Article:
It does not matter that we used (1, 3) and (2, 6) to prove the gradient of the line was 3 – we could have proved this using any two points on the line! Let’s confirm this by recalculating the gradient, this time using (0, 0) and (4, 12). Using (x_{1}, y_1)=(0, 0) and (x_{2}, y_2)=(4, 12), we can calculate the gradient using the gradient formula:

\begin{aligned}m&=\frac{y_2-y_1}{x_2-x_1} \\[12pt]m&=\frac{12-0}{4-0} \\[12pt]m&=\frac{12}{4} \\[12pt]m&=3\end{aligned}

As you can see, this returns exactly the same value for the gradient even though (0, 0) and (4, 12) are not points which lie “next to” each other. Any combination of two points can be used to calculate the gradient!

The simplest straight line of all is the line \boldsymbol{y=x}. This has a gradient of 1, a y-intercept of (0, 0) and all its coordinates have equal x and y components: We can use this line as a reference to get a feel for how steep lines with other gradients should be.

Lines with positive gradients are sloped upwards going from left to right. Some examples are shown below, using the line y=x as a reference: Notice that as gradient increases above 1, the lines in the diagram become steeper. We could keep adding lines with larger and larger gradients to the diagram, like y=5x\ldots\ y=10x\ldots\ y=1000x and so on, and each line would be steeper than the last, until eventually the lines get so steep that they become perfectly vertical. When a line is perfectly vertical, its gradient is infinite; since we cannot quantify this numerically, we say the gradient of a vertical line is “undefined”.

As gradient decreases below 1 (but not below zero), the lines in the diagram become less steep. We could keep adding lines with smaller and smaller gradients to the diagram, like y=\frac{1}{5}x\ldots\ y=\frac{1}{10}x\ldots\ y=\frac{1}{1000}x and so on, and each line would be less steep than the last, until eventually the lines would lose their slope entirely and become perfectly horizontal (i.e. perfectly flat). Horizontal lines have zero gradient.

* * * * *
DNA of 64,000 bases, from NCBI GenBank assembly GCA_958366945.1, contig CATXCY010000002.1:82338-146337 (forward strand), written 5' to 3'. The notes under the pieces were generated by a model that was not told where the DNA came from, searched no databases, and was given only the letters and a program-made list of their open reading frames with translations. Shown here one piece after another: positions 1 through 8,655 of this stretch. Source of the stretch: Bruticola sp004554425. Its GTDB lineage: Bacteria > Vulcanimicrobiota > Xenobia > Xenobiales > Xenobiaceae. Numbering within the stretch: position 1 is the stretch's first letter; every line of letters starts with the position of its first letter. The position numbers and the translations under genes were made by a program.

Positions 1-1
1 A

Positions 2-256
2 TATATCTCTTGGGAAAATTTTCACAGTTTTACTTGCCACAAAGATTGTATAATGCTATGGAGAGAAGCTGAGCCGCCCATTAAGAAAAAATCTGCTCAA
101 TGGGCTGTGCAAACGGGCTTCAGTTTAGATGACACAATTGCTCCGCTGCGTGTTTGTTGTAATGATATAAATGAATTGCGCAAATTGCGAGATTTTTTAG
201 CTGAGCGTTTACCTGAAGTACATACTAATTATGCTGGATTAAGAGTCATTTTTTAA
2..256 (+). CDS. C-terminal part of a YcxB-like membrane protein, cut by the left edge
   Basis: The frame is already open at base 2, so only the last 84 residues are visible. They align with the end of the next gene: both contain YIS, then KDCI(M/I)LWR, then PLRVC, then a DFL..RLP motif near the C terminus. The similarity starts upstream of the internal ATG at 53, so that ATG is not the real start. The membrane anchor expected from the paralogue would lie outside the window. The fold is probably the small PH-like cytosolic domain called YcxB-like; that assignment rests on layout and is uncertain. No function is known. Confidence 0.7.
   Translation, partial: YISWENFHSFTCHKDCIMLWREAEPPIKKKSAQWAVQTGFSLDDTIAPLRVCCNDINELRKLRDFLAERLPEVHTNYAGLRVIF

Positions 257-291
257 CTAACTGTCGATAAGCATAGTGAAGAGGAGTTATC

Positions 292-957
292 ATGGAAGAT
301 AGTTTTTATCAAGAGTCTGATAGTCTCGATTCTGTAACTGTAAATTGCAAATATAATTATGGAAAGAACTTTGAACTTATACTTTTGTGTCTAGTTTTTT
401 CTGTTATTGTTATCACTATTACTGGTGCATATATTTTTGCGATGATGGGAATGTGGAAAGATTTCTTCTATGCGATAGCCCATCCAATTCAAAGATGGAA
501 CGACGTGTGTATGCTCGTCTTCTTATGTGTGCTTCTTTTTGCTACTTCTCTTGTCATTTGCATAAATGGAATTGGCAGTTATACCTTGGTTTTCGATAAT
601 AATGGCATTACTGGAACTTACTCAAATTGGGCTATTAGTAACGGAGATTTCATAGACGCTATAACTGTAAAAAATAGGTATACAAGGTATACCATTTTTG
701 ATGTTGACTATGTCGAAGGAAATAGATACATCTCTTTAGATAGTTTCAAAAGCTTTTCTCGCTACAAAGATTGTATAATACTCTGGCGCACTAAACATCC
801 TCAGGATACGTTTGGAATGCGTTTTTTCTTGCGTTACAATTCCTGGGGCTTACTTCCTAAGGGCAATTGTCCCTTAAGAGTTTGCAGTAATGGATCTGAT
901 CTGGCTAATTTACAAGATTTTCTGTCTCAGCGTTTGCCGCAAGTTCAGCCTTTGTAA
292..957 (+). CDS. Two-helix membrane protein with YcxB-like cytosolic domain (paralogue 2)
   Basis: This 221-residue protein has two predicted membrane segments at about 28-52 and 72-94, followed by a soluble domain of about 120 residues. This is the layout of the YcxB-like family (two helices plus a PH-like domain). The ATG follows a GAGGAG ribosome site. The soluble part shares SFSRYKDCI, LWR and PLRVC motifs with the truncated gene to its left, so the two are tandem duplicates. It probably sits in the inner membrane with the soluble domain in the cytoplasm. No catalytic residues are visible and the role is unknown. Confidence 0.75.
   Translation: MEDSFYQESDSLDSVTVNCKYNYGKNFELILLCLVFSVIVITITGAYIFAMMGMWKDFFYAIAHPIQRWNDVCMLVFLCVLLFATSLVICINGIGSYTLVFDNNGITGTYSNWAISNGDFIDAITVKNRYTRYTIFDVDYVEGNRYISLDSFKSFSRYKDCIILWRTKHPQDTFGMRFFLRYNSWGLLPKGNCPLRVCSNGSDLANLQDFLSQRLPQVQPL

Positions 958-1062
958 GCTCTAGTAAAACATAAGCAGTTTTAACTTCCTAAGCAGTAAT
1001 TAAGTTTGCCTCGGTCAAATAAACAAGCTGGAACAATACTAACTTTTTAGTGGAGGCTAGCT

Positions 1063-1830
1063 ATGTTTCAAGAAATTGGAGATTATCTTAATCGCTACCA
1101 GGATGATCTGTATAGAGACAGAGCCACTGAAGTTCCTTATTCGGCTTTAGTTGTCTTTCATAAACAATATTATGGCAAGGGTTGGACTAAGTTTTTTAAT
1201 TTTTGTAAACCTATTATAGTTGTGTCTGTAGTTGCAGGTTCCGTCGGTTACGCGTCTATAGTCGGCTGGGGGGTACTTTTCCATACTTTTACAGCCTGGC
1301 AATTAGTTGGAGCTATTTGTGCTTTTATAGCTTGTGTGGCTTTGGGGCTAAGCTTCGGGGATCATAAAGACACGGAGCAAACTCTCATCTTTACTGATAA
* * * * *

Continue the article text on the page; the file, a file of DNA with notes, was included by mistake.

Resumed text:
Lines with negative gradients are sloped downwards going from left to right. Some examples are shown below, using the line y=-x as a reference: The rule for positive gradients equally holds for negative gradients: the larger the gradient, the steeper the line; the smaller the gradient, the less steep the line.

### Key Outcomes

The gradient defines the slope or the steepness of a line. The larger the gradient, the more steeply sloped a line is. The smaller the gradient, the less steeply sloped a line is.

The gradient of a line can be thought of as the change in y for every jump of 1 in x.

To calculate the gradient of any line, you need to know two coordinates on the line. Any two coordinates will work; they do not need to be coordinates which are “next to” each other.

The gradient of any line can be calculated using the gradient formula:

\begin{aligned}\boldsymbol{m=\frac{y_2-y_1}{x_2-x_1}}\end{aligned}

Where:

(x_{1}, y_{1}) are the x and y components of a first coordinate on the line; and
(x_{2}, y_{2}) are the x and y components of a second coordinate on the line

Lines with positive gradients are sloped upwards going from left to right.

Lines with negative gradients are sloped downwards going from left to right.

Horizontal lines are flat so they have zero gradient: m=0